Email remains top cyberattack vector, more cybersecurity pros needed – Fortinet

MANILA, Philippines – While the cybersecurity landscape has greatly evolved, most especially with global, highly organized ransomware-as-a-service threats having emerged in recent years, the most exploited point-of-vulnerability among organizations remains an old one: e-mails. 

Fortinet manager for systems engineering in the Philippines Nap Castillo said, at the cybersecurity firm’s annual Accelerate conference held on Tuesday, May 31, that “the main attack vector is still the email [containing] malicious links embedded in the email as well as malicious attachments.”

“The threat actors are becoming more innovative [in sending] phishing emails, which are legitimate-looking emails that contain malicious links, and use creative ways of luring the recipient to click on the malicious links. And this is where the magic happens – all of the threats that can be thrown at your endpoint or workstation will happen [once the links are clicked].” 

Fortinet VP for marketing and communications in Asia Rashish Pandey acknowledged that the digital landscape now does provide many points at which an attack can begin, but reiterated that email remains to be the most effective. “And email is just one attack vector. You’ve got your network edges. You’ve got your work-from-home edges. The fact that these edges are proliferating, it just provides so many more avenues for a threat actor to come in. But individuals making a mistake, and clicking on links is still probably the most likely way that threat actors get in.”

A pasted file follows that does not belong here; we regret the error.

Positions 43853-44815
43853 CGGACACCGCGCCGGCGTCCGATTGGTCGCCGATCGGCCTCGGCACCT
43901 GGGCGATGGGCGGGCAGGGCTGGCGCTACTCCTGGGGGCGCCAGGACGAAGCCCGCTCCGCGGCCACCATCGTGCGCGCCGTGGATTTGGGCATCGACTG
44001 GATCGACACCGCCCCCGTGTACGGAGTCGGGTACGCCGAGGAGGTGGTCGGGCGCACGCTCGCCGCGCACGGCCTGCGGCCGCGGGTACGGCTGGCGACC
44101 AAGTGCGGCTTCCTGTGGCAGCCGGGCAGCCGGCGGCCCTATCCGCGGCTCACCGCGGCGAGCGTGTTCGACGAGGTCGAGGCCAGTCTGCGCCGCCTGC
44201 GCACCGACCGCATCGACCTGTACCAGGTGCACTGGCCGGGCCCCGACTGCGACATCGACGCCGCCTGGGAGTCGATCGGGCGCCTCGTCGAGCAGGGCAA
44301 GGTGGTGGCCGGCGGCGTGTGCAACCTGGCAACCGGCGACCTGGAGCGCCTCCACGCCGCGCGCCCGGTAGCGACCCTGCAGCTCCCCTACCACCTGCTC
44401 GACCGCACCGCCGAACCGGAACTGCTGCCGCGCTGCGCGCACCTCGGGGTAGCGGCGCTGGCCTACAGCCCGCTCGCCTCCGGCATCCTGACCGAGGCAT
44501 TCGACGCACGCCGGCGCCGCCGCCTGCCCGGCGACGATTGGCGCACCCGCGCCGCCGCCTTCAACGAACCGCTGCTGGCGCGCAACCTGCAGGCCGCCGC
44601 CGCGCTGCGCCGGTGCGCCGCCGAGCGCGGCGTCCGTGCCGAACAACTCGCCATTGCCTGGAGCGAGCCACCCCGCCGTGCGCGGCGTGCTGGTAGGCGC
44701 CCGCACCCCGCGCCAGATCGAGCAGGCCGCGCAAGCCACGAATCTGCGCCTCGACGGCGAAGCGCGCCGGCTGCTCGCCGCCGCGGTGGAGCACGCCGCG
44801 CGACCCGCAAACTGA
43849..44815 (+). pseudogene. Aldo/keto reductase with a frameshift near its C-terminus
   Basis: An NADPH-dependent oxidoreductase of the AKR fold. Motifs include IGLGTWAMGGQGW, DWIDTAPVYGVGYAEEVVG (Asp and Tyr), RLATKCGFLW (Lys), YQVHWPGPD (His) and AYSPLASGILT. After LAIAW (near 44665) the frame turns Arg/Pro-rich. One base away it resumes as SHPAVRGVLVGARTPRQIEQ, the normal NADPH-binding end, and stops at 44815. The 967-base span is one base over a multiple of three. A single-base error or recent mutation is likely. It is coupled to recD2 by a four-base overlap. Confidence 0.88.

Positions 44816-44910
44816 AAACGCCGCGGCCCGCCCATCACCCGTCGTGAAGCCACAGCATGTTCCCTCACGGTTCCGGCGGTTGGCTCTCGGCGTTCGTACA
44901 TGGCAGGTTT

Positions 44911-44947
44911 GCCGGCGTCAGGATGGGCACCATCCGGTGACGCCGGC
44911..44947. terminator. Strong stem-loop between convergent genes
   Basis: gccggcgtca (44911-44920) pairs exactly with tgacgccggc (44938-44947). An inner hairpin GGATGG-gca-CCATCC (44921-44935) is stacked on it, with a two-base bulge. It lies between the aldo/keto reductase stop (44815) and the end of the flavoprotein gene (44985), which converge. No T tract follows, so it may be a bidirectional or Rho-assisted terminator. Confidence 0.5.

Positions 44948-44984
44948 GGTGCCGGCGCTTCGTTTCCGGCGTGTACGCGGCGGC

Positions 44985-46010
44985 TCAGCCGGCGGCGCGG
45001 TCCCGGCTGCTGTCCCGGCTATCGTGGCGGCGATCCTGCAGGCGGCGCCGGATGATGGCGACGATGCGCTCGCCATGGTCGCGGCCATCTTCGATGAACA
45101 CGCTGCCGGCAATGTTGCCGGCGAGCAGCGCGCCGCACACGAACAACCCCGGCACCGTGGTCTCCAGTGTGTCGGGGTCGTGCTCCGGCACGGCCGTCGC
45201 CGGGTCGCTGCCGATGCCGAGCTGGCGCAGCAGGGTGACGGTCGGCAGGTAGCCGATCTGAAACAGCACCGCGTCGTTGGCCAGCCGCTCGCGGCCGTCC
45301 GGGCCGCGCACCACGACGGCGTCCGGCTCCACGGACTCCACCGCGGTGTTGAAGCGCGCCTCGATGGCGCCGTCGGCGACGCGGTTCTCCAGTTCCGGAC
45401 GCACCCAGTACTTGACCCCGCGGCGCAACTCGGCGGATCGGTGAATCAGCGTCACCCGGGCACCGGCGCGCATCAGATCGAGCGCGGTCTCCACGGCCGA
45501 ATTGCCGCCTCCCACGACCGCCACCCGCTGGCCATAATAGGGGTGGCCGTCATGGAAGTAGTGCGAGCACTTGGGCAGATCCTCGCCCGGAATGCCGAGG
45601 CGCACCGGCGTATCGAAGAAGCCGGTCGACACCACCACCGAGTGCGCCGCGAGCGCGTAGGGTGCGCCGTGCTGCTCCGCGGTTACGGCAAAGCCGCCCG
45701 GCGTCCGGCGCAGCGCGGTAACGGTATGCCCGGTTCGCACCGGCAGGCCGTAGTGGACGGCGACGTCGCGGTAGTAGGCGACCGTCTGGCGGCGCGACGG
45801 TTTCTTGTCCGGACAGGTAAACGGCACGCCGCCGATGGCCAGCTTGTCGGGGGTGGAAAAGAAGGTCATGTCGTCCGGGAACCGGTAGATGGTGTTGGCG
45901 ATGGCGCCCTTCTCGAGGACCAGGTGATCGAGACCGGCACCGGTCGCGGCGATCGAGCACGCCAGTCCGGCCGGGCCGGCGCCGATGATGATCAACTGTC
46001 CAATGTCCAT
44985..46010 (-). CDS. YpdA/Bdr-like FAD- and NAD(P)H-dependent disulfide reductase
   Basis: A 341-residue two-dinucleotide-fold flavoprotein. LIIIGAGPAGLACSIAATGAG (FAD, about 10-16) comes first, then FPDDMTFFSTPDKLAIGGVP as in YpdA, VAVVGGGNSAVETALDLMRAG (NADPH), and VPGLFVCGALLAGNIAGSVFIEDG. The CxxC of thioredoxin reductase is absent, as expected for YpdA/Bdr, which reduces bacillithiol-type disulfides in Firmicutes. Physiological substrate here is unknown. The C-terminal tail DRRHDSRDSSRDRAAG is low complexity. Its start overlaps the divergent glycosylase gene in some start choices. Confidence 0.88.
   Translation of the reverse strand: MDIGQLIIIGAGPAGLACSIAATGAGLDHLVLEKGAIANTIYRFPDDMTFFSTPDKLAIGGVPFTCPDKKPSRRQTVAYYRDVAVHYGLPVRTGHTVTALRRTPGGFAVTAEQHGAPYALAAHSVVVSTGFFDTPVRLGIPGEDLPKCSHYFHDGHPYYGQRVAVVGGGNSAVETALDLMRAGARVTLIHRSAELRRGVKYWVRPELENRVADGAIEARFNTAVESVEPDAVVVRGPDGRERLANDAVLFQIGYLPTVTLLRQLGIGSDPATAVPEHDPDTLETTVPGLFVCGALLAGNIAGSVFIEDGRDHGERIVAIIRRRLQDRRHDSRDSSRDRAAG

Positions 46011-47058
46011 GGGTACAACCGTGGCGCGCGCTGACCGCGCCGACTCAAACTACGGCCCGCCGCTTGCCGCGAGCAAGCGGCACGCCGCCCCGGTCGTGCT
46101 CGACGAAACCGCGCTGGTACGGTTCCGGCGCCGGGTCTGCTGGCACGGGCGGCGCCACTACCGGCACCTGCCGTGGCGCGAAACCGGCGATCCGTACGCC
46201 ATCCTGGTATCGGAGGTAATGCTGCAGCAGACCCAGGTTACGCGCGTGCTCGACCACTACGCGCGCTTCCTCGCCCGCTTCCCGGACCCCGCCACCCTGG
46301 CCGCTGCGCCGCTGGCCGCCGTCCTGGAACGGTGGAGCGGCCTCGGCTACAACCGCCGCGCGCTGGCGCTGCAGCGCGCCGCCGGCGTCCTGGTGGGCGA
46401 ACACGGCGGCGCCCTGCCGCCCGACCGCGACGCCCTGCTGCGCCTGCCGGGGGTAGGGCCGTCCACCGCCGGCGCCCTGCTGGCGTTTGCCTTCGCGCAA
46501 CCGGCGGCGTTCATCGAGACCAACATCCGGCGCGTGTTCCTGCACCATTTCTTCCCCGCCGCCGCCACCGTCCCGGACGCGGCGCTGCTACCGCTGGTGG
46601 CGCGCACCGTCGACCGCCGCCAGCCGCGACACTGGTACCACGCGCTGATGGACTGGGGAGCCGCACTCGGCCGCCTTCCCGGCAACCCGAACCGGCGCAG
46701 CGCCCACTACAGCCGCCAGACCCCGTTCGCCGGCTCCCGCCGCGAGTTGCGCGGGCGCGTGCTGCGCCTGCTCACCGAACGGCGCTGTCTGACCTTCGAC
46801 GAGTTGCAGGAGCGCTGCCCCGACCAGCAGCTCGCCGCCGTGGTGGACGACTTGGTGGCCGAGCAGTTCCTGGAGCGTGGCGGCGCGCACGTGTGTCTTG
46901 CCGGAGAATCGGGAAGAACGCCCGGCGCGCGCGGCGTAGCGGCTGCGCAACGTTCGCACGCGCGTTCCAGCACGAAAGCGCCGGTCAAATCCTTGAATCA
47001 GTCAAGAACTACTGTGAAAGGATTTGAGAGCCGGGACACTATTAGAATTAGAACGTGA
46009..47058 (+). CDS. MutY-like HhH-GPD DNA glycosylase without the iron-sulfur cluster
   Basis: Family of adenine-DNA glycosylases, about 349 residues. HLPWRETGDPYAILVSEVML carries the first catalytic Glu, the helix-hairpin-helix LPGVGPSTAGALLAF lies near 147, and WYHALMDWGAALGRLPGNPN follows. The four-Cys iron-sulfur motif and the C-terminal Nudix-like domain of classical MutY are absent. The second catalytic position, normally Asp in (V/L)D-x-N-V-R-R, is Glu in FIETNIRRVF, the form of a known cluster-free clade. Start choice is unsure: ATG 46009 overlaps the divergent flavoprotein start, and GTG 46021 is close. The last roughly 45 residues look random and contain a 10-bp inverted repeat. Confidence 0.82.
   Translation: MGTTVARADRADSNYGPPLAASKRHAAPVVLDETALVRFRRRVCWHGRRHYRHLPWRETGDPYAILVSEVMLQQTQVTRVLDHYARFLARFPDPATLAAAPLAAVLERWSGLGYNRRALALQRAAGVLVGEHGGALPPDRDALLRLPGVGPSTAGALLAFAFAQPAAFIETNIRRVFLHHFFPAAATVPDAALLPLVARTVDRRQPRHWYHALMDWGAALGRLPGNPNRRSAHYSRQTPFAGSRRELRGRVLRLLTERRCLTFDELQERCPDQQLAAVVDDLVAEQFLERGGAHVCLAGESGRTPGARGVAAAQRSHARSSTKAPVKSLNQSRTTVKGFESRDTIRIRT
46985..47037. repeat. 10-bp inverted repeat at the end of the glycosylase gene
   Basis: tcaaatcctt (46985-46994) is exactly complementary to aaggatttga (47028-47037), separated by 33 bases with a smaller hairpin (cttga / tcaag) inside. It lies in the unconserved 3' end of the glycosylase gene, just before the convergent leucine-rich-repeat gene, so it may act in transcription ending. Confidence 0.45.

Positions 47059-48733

“Edges” in computer networking can refer to user endpoints such as an employee using a device at home to log in to work applications used by their organization. 

Castillo said some of the solutions they provide to organizations include a security application that prevents malicious emails from reaching the end users in the first place, to prevent the exploitation of the weakest link, which is the human; and another one called “FortiPhish,” which is a cloud-delivered phishing simulation service that actually sends fake, harmless phishing emails to users that serve “as a test and as a reminder that these kinds of emails are present” in order to train them and warn them that they are falling prey to phishing.  

Pandey expounded on a multi-layered security approach that monitors attacks at every step. 

“You have to plan. You’ll never be 100%. But the way for you to think about it is, how will I prevent threats from reaching my organization? If it reaches my organization, how do I prevent them from reaching my users? If they reach my users, how will I prevent [the threat] from getting activated? If they’ve gotten activated, how can we quarantine or limit the amount of damage it has? Once it’s done, how do we learn and update our system [so] that it doesn’t happen again? So you go through the whole cycle, end-to-end. And that’s how you factor in the fact that look, somebody will always click a link.”